From June 26 until August 5, Ayyam Gallery Damascus will proudly present two coinciding events: "Metallica", the solo exhibition of artist Tammam Azzam and "Colored Earth…Black Chainsaw" (2010), a new installation by photographer/filmmaker Ammar al-Beik. These simultaneous events will demonstrate the breadth of young Syrian art by highlighting the cutting-edge experiments that are defining its movement. Remarkably, both artists will offer work that explores the push and pull of cityscapes, underscoring the juxtaposition of urban sprawls against natural elements and the hidden spaces that lie in between.
Born in Damascus, Syria in 1972, Ammar Al Beik's artistic career stems from unconventional roots. Although graduating from the University of Damascus with a degree in business administration, his love for photography intensified while working at a camera repair shop for ten years. He has been exhibiting his photographs since the mid 1990s, at a time when he simultaneously began an impressive career in filmmaking. In just a little over a decade he has become one of country's leading filmmakers. Equally accomplished in both genres, his photographs have been shown in venues throughout the Middle East, Europe and the US. Since joining Ayyam gallery in 2007, Al Beik has been grabbing the attention of viewers and critics alike through a number of international events.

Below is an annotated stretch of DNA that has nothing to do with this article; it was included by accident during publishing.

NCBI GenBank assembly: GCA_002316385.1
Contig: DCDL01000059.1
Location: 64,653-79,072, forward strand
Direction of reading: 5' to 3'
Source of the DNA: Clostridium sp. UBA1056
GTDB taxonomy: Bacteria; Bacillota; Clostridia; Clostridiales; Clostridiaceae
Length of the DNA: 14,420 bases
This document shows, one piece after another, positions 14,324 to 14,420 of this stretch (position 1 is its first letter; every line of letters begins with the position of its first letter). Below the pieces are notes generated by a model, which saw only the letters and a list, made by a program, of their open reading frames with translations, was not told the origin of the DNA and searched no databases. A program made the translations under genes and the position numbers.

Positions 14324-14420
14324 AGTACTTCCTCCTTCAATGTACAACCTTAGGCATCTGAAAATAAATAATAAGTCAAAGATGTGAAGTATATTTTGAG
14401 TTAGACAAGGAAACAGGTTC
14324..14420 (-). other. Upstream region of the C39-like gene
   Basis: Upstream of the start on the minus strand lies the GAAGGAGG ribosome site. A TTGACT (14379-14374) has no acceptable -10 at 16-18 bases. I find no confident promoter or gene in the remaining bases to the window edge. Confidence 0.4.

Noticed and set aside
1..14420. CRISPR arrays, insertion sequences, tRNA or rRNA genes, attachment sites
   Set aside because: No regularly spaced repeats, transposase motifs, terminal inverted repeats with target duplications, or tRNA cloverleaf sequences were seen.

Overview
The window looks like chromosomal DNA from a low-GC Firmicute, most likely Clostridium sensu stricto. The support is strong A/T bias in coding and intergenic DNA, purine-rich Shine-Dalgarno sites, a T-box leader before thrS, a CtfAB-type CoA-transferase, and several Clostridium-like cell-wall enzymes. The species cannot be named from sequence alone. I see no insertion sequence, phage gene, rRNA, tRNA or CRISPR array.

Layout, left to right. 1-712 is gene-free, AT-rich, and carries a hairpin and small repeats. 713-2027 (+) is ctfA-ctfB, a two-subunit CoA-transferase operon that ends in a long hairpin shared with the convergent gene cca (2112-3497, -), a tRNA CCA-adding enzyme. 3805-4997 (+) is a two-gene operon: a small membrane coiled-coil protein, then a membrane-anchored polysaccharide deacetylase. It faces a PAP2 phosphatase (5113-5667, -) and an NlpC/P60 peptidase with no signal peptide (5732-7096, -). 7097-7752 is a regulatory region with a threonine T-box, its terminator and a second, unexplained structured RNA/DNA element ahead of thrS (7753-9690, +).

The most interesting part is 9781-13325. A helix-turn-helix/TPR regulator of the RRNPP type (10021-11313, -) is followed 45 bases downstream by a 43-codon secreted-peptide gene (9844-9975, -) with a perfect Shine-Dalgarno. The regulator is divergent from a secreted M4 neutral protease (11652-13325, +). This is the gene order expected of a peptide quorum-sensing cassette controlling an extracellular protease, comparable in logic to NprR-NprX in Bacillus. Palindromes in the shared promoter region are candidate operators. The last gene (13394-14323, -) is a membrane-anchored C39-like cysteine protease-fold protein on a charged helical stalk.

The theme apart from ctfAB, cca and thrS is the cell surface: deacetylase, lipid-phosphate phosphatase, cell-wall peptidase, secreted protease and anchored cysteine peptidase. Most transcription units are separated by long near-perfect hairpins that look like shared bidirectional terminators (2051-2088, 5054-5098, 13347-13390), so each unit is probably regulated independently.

"Colored Earth…Black Chainsaw" is his latest installation, a work that relies on striking imagery and equally powerful symbolism. An informal portrait, the piece revolves around a lone chainsaw, a subject that conjures up notions of labor, destruction and in this case renewal. For al-Beik, the object alludes to a story of an old man that works incessantly to cut down barren trees, an act that will make way for the process of regeneration and new buds. Resembling an old samurai sword, which represents honor and discipline (and to some extent craftsmanship) in Japanese culture, and an old Damascene dagger, which had similar connotations but was later used as a building tool in the early stages of urbanization in Syria, the chainsaw traverses landscapes and history. Using a similar process, he evokes the past. Al-Beik reinforces these notions by creating frames that are plastered in colored earth. This marks the shifting face of the city and the subsequent repositioning of its inhabitants as they adapt to the transformation of their surroundings.